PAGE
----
“Both the VFS in addition to the section are ready for the commencement of applications online as of the 1st of October. And the sections as interviews are conducted as well as the files submitted to us. Our staff will soon be prepared to begin the method of adjudication. I would like to highlight the importance of ensuring that all the files are supplied in order not to create any delays,” says Gigaba.
Gigaba warned that Zimbabweans, who are in the nation illegally will not be considered.
An organization known as the Zimbabwean Community in South Africa (ZCSA) welcomed the statement. ZCSA secretary Khumbulani Moyo says the process is likely to make it easier for the government to have the applicable files.
“What we have consistently said since 2010 as the portion of the stakeholders with the minister is that whoever wants to be a resident or work in South Africa has to be cleared regarding criminal records, both in Zimbabwe and South Africa. With the new people currently staying, sleeping in police stations trying to get police clearance, we’ve raised the problem with Director General McKay. However, after getting the clarity from him, I think, which will come to a finish because the answer was found between the parties.”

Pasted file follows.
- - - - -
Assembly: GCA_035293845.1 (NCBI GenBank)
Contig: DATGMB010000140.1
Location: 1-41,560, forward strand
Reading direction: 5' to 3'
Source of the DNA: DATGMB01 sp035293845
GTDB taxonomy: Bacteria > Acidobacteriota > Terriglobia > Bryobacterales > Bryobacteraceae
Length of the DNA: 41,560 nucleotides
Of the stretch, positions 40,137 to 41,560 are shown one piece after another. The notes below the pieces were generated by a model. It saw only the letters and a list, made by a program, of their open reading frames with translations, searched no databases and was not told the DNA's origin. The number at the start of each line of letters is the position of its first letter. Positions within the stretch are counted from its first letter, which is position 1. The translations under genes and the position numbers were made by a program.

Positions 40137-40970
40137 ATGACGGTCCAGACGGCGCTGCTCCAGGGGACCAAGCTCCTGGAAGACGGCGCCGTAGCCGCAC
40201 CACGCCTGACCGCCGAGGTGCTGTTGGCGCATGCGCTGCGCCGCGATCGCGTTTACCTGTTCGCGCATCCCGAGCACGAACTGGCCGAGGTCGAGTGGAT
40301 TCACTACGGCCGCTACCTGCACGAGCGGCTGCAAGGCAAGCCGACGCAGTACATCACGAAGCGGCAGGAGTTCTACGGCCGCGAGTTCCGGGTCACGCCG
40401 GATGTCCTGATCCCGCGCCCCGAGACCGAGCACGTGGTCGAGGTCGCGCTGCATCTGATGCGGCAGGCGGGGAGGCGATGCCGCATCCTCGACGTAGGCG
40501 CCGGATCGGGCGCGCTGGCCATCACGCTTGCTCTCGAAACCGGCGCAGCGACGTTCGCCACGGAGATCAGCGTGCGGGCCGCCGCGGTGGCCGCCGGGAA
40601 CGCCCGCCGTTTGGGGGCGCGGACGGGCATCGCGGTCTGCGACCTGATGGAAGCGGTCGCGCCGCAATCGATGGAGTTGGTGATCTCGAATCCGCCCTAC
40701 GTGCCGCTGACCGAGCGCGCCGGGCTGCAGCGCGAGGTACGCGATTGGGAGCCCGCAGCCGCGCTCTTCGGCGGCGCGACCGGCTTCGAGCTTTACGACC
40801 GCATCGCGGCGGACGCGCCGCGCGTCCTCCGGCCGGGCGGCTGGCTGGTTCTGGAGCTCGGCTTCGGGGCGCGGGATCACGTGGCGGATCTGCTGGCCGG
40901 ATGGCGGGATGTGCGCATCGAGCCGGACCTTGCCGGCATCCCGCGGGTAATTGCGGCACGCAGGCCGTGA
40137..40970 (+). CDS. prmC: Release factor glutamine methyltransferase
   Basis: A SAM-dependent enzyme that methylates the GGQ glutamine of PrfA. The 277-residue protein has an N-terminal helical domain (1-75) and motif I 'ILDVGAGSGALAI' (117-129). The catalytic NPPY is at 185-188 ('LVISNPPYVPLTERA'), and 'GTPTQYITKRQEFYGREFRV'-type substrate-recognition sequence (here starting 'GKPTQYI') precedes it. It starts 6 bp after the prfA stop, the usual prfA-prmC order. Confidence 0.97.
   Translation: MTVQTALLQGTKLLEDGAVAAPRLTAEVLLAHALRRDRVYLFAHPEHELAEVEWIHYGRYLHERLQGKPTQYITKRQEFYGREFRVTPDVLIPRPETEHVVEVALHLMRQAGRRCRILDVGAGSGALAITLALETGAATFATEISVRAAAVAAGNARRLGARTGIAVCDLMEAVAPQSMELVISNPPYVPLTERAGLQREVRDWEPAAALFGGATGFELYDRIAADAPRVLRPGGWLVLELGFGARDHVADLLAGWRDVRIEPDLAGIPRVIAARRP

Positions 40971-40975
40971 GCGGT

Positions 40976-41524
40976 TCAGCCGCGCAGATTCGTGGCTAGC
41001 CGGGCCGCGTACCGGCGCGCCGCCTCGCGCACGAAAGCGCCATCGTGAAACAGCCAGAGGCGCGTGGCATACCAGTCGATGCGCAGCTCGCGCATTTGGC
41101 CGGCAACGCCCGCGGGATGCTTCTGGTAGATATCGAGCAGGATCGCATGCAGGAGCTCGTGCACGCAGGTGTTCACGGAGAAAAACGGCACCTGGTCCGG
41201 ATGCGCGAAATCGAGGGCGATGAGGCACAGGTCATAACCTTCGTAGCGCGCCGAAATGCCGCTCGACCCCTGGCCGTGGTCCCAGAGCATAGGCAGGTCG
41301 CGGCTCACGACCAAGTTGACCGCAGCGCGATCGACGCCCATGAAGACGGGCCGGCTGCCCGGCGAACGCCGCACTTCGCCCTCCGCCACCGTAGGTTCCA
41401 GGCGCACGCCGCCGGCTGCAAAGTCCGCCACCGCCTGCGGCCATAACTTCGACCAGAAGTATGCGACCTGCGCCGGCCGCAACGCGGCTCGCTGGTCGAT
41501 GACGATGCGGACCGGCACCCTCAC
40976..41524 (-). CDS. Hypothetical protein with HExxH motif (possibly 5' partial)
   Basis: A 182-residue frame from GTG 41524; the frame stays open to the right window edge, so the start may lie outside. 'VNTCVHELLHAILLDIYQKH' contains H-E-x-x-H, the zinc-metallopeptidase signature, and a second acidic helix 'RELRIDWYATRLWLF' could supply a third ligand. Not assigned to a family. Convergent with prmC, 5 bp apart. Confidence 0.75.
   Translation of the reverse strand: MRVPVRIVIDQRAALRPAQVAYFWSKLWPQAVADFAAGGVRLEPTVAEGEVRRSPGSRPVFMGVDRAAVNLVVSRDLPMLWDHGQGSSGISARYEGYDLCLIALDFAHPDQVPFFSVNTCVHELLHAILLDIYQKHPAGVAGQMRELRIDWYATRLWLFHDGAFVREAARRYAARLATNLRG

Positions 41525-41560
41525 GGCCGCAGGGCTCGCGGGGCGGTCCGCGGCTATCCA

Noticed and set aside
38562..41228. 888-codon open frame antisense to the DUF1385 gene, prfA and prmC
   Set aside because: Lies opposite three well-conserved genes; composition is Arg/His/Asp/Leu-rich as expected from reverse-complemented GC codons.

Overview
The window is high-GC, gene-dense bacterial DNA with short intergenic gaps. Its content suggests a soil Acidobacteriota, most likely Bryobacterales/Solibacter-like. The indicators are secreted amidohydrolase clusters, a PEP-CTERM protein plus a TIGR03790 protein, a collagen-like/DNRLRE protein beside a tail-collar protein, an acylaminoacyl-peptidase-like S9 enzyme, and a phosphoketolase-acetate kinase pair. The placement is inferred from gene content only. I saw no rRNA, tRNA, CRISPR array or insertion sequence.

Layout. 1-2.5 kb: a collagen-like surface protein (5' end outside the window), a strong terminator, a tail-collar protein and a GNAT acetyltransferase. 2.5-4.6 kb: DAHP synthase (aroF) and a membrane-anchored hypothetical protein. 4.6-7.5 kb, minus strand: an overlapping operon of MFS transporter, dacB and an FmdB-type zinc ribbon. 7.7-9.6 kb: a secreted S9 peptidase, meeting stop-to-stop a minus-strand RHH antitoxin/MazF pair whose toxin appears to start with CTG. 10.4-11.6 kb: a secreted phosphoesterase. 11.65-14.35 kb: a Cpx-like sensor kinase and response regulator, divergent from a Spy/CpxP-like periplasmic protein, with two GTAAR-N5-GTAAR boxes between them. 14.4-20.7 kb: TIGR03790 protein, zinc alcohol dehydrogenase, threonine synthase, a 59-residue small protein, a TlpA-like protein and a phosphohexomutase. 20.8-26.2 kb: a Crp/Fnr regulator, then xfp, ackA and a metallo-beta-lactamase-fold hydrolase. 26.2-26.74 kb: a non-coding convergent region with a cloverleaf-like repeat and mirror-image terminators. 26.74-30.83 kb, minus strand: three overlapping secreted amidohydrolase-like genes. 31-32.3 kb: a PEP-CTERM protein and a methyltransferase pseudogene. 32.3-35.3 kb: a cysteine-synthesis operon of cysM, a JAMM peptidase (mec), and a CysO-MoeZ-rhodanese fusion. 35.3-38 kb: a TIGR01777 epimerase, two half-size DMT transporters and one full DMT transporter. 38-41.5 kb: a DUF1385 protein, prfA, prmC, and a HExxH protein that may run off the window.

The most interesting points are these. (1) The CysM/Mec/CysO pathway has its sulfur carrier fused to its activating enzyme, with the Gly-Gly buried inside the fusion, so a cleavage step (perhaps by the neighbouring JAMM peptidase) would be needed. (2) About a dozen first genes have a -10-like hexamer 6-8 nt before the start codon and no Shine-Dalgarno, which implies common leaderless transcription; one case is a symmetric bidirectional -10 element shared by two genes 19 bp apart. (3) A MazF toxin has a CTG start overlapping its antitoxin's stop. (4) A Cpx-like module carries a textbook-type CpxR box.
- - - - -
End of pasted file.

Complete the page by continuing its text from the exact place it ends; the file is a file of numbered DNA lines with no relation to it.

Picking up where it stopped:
Gigaba warned that Zimbabweans, who are in the country illegally won’t be contemplated for specific permits. Should they be captured, he says, they’ll be deported.
“Any other undocumented Zimbabwean in South Africa will continue to be treated as an undocumented foreign national and will be subject to the provisions of the Immigrations Act which demands that if the parties ever come into contact with such a person they’re going to be immediately deported.”
Gigaba added that people who return to South Africa after they have been deported won’t be afforded the 90-day window period.
He says they’ll be deported back eventually.
Meanwhile, Holders of British diplomatic and official passports must make an application for visas before traveling to South Africa. “As from the 1st of September, the department started implementing the visa conditions for British diplomatic and passport holders. This was reciprocal action on our part. Common passport holders, for example, tourists will stay unaffected by this new requirement. The British government, in 2010, declared visa requirements for all South Africans average, officials, and diplomatic,” says Gigaba.